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-Experimental- Coming Soon
It’s no secret that electronic music is turning into a mainstream phenomenon, but the types of electronic that have been exposed to the masses make up a pretty small portion of what the genre can do. While dubstep and electro-house have elevated to the top of the charts, the quality electronic music in 2011 was found more in downtempo, trip-hop, and in plenty of albums that mixed multiple styles of electronic. After looking back on the many great releases of the past year, these are 10 I feel best represent electronic music in 2011.
There gets to a point listening to Perimeters where you just have to sit back and close your eyes. Aes Dana has crafted a beautiful atmospheric album that tells a story through its varied and ever changing soundscapes. There is a great sense of motion here, as the songs will often have a constant drum beat while other sounds will pop in, create tension, and break it. The long, often cinematic tracks can last longer than ten minutes, and by the end a wide of variety of emotions have been displayed through an equally wide variety of sounds and influences. Elements of trance, ambient, industrial, and other forms of electronic are present, and they are used brilliantly. Aes Dana still has a way to go before catching labelmates Carbon Based Lifeforms, but fans of ambient electronic should take notice. This is a strong album, and one of the best electronic releases of 2011.
Wander / Wonder
“Witch house” in its very nature is a dark genre of music. Anytime drone and darkwave make up the roots, you can be sure there will be a certain level of dark atmosphere. Wander / Wonder is a dark in spots, but it also has moments of light that contrast it. Much like its artwork, this is beautiful music that has been covered with dark atmosphere. Balam Acab perfects the atmospheric qualities of his music, making each side of the contrast blend together at the right times. The beats themselves are also impressive, as they sound like downtempo electronic being played through a filter. It can sometimes get repetitive, which is always an issue when working passively with ambient music, but for the most part the beats build enough to stay engaging. What ultimately prevents Wander / Wonder from living up to its potential is the inconsistent quality of the vocal samples. Many of the voices used are incredibly high-pitched, which sometimes works while other times puts too much emphasis on the vocals. With the incredible job of filtering that Balam Acab has done, the voices just don’t fit too much of the time. Wander / Wonder is still a very good album, however, and certainly a promising debut.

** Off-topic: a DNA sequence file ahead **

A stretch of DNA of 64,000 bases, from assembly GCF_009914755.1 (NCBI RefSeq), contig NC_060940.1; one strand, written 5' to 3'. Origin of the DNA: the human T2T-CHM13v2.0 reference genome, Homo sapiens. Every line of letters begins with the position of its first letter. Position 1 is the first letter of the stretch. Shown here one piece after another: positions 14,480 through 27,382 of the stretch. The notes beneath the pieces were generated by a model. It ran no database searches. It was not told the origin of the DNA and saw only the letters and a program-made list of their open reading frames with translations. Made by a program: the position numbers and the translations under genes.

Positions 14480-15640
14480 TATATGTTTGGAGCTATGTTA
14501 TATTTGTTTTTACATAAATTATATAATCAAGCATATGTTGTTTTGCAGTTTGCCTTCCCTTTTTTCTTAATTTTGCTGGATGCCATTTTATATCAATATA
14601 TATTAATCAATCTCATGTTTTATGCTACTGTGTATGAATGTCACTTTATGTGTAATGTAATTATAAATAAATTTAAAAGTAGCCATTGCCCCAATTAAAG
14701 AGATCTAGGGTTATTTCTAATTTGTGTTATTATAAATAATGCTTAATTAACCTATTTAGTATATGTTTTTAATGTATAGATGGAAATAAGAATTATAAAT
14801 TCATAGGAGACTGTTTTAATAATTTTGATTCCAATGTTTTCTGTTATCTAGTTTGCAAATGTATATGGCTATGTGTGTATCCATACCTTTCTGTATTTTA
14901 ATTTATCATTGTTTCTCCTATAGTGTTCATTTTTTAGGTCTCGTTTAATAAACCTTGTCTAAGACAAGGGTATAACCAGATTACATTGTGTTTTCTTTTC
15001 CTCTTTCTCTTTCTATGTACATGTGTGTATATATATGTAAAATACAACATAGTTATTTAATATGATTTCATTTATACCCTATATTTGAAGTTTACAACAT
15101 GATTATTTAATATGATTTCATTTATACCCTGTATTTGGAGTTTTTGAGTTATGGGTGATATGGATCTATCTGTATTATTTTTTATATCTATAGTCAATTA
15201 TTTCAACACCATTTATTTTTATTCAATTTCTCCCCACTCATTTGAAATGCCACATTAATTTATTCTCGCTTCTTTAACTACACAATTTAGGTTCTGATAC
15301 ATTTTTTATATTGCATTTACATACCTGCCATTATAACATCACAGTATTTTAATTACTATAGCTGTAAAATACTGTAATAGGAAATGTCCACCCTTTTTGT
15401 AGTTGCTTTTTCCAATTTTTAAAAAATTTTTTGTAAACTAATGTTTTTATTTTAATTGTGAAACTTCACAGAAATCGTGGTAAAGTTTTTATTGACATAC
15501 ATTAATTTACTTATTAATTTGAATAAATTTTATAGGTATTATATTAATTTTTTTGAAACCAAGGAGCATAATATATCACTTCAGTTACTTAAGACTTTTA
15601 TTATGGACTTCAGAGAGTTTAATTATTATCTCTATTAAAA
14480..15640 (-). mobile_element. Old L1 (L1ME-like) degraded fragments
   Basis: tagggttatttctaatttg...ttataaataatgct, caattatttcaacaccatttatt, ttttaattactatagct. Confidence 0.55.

I’ve never liked the term “world music.” It’s too broad and says more about the location than any real aspect of the music. In the case of Beats Antique, however, that term is a necessary descriptor. Elektrafone is an electric album at its core, but it’s been injected with a heavy dose of “world” music. This ranges from Middle Eastern belly dancing to African jazz, and it works brilliantly. There’s not a lot of subtlety to Beats Antique’s music, as the influences are thrown right into the forefront. There are songs with afro-beat drums being played over dustep-like bass, and it helps that part of the music is performed with live instruments while others are sampled. Elektrafone is a lively and chaotic record, and that’s definitely a good thing. Beats Antique know how to play a wide range of music and mix it all together without one part dominating another. The music is heavy at times, melodic at others, and it all comes together to form a spectacular and utterly unique collection of songs.
Blue Sky Black Death
It is not often that an album leaves me speechless on first listen. More than ten listens later, I still can’t wrap my mind around the beauty that is Noir. Every listen brings out and more subtleties, to the point where I doubt there any producers in hip-hop or electronic music who put as many layers or think their music through as well as Blue Sky Black Death. Every sample, every note, and every sound is precisely placed and simply perfect. Stylistically, Noir picks up where Blue Sky Black Death’s last trip-hop album, Late Night Cinema, left off. The music is comprised of hip-hop beats turned into beautiful cinematic soundscapes, taking what DJ Shadow did with Endtroducing… and building upon that foundation like few others have. This the album every hip-hop fan imagined when they first heard what could be done with hip-hop production. Everything is perfectly clean, and the atmosphere of the music is indescribably brilliant. Subtle touches like a quick vocal sample, or the return of a sound previously used on the album, work to great effect to bring the album as a whole to life. This is not just a collection of beats, but a full cinematic piece of music split into scenes. I can’t recommend Noir highly enough. This is as good of an album as I’ve ever heard, and every lover of music deserves to hear it.